REXBURG, Idaho – Cesar Ibanez and his BYU-Idaho college roommates are more than close friends.
When they’re together, there is an overt sense of caring, love and a deep physical and emotional familiarity shared between the fraternity-aged men and Ibanez.
It’s not any kind of romantic love — it’s a feeling that has developed after years of devoted service and sacrifice to a friend.
“It’s really a brotherhood,” roommate Jacob Justice said. “Cesar knows that we’re willing to do anything for him and that he’s always in our thoughts and our hearts.”
But there also is a sadness in the group, because after years of being together many of the roommates are moving on. And given Cesar’s physical disabilities there is a very real possibility they might not see him again.
“There will come a time, and we don’t know when, when Cesar will pass away,” Justice said. “It’s hard to talk about, and it’s hard knowing I won’t be here when it happens.”
Ibanez, a 30-year-old biology major, is a bit of a medical anomaly. He has physical disabilities so severe doctors twice told him that he wouldn’t reach adulthood.
“It’s always been a risk, getting the flu, having it develop into pneumonia, and then not having the muscles, strength or will to move on,” Ibanez said.
The Brigham Young University-Idaho student suffers from spinal muscular atrophy, a genetic disease that is gradually destroying the muscles that allow him to walk, breathe, swallow and control his arms, neck and head. He was diagnosed with the disease at age 10.
As a child, he could walk, but today Ibanez has little to no control of his legs, and the other muscles throughout his body are very weak. He cannot dress himself, go to the bathroom, shower or even get out of bed on his own.
There are days when he struggles lift his arms or even take a single breath.
It’s a harrowing prognosis, but Ibanez revels in his seemingly miraculous ability to beat the odds. He’s now lived well past the average life expectancy of someone with SMA.
He often jokes about living forever and dreams daily of becoming a biophysicist and, eventually, curing his ailment.
“Cesar is so optimistic,” roommate Trevor Morill said. “He’s always smiling, laughing and joking. He’s positive about his life and what’s ahead of him. He’s always talking about getting a master’s degree, a PhD and taking over the world.”
Ibanez has thrived at BYU-Idaho in large part due to his positive attitude, but also because of the roommates who agreed to the monumental task of caring for their disabled friend.
“I want these guys to be recognized for their work,” Ibanez said. “These guys try really hard to put a smile on my face everyday.”
Ibanez’s roommates help with virtually all of Ibanez’s domestic needs — from cooking to personal hygiene. They even take turns showering Ibanez.
Ibanez and his roommates had a hard time suppressing giggles when asked about helping Ibanez shower. “I remember my first day being anxious, but Cesar is on the ball and he knows how to instruct and what to say to us,” Justice told this reporter in 2013.
Soon, it became a routine full of lighthearted humor.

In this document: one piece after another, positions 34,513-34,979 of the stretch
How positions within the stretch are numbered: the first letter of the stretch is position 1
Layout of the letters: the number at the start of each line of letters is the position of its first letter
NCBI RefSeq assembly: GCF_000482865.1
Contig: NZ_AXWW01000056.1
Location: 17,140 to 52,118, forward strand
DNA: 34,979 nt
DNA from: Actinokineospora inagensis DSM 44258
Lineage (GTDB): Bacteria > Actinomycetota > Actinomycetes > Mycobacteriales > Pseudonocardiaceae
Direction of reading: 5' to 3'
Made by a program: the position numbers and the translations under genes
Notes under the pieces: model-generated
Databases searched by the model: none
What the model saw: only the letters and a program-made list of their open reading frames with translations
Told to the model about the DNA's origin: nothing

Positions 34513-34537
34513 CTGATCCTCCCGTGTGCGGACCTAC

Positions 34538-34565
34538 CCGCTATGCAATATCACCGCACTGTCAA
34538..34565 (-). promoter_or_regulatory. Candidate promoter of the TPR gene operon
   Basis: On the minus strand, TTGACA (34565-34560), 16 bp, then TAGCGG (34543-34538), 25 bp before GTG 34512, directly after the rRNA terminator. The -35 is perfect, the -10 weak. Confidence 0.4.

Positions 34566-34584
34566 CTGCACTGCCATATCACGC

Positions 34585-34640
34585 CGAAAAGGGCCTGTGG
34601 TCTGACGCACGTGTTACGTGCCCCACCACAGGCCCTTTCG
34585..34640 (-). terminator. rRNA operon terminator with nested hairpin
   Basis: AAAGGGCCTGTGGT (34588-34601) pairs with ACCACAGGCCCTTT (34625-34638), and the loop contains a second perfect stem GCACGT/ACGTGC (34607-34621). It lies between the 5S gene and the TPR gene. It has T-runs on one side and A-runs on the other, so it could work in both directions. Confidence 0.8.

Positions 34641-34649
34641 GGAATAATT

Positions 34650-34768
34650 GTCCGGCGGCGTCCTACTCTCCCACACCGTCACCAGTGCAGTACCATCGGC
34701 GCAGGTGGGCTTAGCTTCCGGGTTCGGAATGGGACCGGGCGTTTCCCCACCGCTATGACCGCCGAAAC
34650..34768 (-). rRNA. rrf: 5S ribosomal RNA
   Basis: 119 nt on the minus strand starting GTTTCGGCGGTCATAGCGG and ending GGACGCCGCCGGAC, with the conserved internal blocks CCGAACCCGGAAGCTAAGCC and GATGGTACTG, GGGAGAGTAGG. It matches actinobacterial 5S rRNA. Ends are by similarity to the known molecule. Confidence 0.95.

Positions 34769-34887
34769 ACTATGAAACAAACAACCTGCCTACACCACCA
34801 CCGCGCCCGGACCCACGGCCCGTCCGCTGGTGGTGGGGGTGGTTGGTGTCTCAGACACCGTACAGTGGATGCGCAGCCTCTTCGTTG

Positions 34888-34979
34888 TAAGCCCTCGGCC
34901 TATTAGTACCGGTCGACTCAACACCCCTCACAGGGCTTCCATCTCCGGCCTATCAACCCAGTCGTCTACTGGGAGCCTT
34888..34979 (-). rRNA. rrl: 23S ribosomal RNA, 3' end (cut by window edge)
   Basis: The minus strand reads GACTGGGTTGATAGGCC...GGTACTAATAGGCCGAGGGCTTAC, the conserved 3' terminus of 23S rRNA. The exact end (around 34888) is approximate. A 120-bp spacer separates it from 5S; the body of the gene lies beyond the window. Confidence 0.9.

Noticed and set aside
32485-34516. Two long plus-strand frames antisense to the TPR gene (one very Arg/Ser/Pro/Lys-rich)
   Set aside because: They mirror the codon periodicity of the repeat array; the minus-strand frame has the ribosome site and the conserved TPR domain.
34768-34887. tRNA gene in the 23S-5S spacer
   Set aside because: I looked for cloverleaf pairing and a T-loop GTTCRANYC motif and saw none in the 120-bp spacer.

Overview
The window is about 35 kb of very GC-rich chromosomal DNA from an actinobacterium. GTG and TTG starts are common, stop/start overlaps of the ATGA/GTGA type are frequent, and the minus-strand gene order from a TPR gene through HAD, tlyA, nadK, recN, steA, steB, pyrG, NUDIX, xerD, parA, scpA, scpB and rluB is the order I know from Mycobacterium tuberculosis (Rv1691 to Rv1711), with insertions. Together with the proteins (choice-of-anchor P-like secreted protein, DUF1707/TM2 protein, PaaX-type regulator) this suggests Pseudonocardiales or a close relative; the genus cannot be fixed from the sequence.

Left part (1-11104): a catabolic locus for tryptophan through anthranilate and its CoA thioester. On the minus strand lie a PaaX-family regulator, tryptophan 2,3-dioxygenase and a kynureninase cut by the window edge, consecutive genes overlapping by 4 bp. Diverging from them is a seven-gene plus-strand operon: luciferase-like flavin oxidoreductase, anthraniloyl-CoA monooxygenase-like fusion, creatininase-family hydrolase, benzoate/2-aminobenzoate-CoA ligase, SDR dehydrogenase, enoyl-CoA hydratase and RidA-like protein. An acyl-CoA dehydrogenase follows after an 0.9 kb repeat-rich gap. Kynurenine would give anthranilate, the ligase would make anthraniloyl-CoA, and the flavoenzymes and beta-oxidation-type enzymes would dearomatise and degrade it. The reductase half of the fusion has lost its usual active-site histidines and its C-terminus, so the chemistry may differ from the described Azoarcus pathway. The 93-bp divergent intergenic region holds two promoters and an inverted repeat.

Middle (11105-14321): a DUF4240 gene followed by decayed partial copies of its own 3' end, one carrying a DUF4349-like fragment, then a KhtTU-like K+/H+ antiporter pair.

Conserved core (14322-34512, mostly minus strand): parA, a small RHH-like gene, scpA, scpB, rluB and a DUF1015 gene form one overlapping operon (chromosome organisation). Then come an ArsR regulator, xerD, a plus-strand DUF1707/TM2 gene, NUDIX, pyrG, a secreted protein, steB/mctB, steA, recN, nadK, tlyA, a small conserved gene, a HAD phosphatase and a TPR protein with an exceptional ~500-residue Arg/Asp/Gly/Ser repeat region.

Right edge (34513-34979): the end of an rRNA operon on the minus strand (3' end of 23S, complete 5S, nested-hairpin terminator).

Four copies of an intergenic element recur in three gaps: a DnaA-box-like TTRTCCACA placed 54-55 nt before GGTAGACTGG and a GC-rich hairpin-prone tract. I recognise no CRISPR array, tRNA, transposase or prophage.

“The shower is pretty physical — there are no barriers, because there can’t be,” Ibanez said in 2013. “But the more you interact with the person that is helping you, the closer you get because it’s an intimate moment. I know it sounds weird … and we joke around a lot … but we really have become closer.”
That closeness has led Ibanez’s roommates to do some amazing things to help him.
In 2013, Ibanez’s original six roommates started a campaign to get a wheelchair-accessible van to help him get to classes in the winter. Previously he had to ride his motorized wheelchair five or six blocks to campus in the snow.
The campaign was successful. A van was donated to Ibanez and the roommates by an Idaho Falls businessman.
The roommates also secured new housing for Ibanez that was closer to campus and additional roommates. Ibanez is now one of 11 men in a college house. They all take turns meeting Cesar’s needs.
“At the beginning of the semester we have a meeting,” Justice said. “We talk about goals for the house and talk about some of the requirements of taking care of Cesar. We don’t ask them to do anything … but if they want to help out it is appreciated.”
Most of the new roommates have stepped up to the challenge of being Ibanez’s caretakers. But the original roommates still have carried much of the burden.
In two weeks, Morill and Justice, the last of the roommates to graduate, will leave BYU-Idaho for good and turn over care of Ibanez to new roommates.
“It’s going to be very different to not have to shower Cesar or help him out in the mornings,” Morill said. But it’s not something I’m terribly worried about … we’ve got some amazing guys coming in to help take care of him and take the reins from us.”
Still Morill and Justice have some concerns about what the future holds for Ibanez once they are gone.
That’s why they’ve organized Ceez the Night, a concert and GoFundMe fundraising effort to help Ibanez raise $10,000 to pay for continuing medical bills, upkeep on the van and wheelchair and help Ibanez finish college.
“An opportunity to do something like this for Cesar is pretty awesome,” Morill said. “Cesar has had a few hospital visits, so it’s smart to have some money in the bank when this does happen.
We also figured this would be an awesome thing to do before we leave the house with Cesar.”
Ceez the Night will be Ibanez’s first live concert tonight in Rexburg. The goal of the free concert is to raise awareness about Ibanez’s needs.
His roommates have started a GoFundMe campaign to help raise $10,000 here.
“It’s exciting for me to be going to this concert,” Ibanez said. “I’m going to miss my roommates and it’s going to suck, but this event is really cool and I hope people see it as a legacy to everything my roommates have done.